Saturday, August 11, 2018

How to get a first job as a software tester?



Contents:

1) Introduction
2) Do you want to be a tester or do you want to work in IT industry?
3) Why junior positions are relatively hard to find in IT industry?
4) Why programming?
5) Conclusion

1) Introduction

Numerous times people ask me how to get first job as a software tester. I have already written very popular 'How to become a software tester' post, but after many offline discussions I want to change emphasis a bit. Don't get me wrong - those are still good advises. Unfortunately, whether we like it or not, job market is constantly evolving and one particular skill is in top demand now: programming.

2) Do you want to be a tester or do you want to work in IT industry?

Maybe it's just me, but most of the people I advised about first testing job weren't particularly interested in software quality. They wanted to join IT industry, so the question they were seeking an answer was in reality:

How to get a first job in IT industry? 

After reading (or hearing?) that software testing in the easiest path into IT they changed the question for:

How to get a first job as a software tester?

My first advice for such people is very simple. Don't focus solely on testing. Try to get a job as a junior developer, junior devops, service desk support, IT support or any other position. By this simple move you increase your job chances substantially. Junior software tester jobs are very scarce, but whole IT is looking for new talent all the time.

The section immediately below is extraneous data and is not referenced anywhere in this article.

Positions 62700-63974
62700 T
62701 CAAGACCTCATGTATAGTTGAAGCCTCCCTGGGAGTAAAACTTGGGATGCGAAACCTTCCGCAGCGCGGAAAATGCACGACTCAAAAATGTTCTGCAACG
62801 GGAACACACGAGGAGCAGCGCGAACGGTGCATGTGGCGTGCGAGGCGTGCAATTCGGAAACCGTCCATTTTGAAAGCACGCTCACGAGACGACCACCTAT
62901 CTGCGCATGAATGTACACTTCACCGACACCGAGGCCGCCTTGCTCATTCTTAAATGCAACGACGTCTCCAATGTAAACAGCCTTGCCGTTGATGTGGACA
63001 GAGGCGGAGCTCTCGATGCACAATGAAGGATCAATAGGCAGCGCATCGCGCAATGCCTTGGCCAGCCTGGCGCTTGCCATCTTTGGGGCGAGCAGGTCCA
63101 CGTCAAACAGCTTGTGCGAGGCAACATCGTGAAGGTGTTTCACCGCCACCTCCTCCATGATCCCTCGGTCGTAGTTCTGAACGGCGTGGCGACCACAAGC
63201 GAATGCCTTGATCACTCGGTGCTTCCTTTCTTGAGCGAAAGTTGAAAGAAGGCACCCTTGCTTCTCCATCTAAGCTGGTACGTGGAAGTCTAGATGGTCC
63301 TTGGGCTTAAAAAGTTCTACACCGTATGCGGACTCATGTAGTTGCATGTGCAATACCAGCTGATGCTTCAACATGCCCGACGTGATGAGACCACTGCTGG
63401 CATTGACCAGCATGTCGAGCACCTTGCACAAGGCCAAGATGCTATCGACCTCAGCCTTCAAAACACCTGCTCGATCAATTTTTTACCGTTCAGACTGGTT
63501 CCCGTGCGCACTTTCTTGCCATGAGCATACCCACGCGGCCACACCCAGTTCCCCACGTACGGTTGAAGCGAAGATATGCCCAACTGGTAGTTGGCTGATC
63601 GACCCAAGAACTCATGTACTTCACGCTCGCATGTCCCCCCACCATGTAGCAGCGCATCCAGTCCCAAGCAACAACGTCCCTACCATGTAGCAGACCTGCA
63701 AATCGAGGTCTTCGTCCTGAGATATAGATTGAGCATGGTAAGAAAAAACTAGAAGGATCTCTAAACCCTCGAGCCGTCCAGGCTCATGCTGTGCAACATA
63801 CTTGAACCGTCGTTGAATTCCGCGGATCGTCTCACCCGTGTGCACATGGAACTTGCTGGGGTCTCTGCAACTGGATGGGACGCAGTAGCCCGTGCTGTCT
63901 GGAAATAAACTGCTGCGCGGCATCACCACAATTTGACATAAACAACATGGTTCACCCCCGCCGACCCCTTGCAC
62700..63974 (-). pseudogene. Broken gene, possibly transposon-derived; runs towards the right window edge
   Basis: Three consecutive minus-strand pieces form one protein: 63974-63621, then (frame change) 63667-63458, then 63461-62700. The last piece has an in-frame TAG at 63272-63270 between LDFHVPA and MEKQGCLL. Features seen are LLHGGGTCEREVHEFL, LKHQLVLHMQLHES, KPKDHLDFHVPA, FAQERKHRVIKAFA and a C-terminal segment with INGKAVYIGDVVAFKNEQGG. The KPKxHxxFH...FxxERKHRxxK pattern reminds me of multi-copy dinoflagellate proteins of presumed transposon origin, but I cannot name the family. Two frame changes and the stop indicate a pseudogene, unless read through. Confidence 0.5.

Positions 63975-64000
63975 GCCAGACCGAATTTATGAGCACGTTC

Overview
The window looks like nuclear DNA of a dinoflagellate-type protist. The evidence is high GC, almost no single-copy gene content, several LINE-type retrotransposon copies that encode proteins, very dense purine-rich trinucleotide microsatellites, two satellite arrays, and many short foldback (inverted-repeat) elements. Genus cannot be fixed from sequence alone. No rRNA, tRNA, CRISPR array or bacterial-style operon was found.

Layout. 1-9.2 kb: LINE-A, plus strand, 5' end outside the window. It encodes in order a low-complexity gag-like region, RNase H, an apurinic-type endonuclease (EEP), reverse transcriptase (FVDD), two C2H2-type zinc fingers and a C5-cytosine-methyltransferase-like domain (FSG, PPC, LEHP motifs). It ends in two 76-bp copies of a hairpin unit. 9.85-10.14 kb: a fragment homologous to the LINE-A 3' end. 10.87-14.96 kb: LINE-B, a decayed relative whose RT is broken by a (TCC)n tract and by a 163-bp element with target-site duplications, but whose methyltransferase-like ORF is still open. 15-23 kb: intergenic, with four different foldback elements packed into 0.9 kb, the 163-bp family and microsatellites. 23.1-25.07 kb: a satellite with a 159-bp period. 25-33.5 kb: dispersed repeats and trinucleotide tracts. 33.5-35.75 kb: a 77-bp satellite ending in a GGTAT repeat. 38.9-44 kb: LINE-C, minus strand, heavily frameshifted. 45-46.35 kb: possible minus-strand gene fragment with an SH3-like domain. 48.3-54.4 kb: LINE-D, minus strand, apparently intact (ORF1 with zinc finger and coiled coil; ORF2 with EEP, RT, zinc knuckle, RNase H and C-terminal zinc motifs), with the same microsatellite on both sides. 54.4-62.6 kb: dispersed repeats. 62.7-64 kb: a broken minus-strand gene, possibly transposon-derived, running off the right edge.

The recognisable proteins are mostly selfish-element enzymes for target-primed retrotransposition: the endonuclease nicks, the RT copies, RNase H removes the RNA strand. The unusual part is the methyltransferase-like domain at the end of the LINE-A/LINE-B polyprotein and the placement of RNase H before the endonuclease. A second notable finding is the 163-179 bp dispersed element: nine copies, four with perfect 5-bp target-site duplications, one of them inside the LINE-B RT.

One particular skill increases your chance of hiring on each of those positions (including software testing): programming.

3) Why junior positions are relatively hard to find in IT industry?

People who don't work in IT (yet?) often find it surprising that a lot of companies are very reluctant to hire people on junior roles. They are lesser paid so who not? There are a couple of reasons:

a) Juniors require skilled assistance

Before junior engineer becomes productive a lot of training and assistance is required. Those activities are usually conducted by senior (high paid) engineers so financial benefit of hiring a junior is quickly diminished.

b) Work in IT demands to make a lot of long-term consequences decisions

Every engineer usually makes a lot of decisions almost every day. Which framework, language or tool to choose? How to implement it? How to test it? Junior engineers are obviously poorly qualified to make such decisions and senior assistance is once again required.

c) Trained juniors very often leave to better paid jobs just after they become productive

This may actually be the most important reason. After all those efforts related to training they can simply leave.

4) Why programming?

My readers know that I'm a huge fan of Nassim Nicholas Taleb. In one post I even explained how TestOps role is the most antifragile. I don't want to repeat myself, but just a quick summary. Being antifragile means to protect yourself from low probability events (examples: always insurance your house, don't build your house on flooding area, diversify you income, don't store all your money on one bank account) and allow yourself to benefit from low probability events (examples: invest small amount on high-risk affairs, write a blog, build a website, start a podcast, attend conference as a speaker). The more things you do, the higher chance that one of them may succeed.

If I explained antifragility concept correct you may already know why I recommend learning programming. By gaining technical knowledge (programming is not only coding, but also environment setup etc.) you are increasing your chances of getting hired in almost every IT company as a engineer.

5) Conclusion

Conclusion is very simple. If you want to join IT learn coding :)

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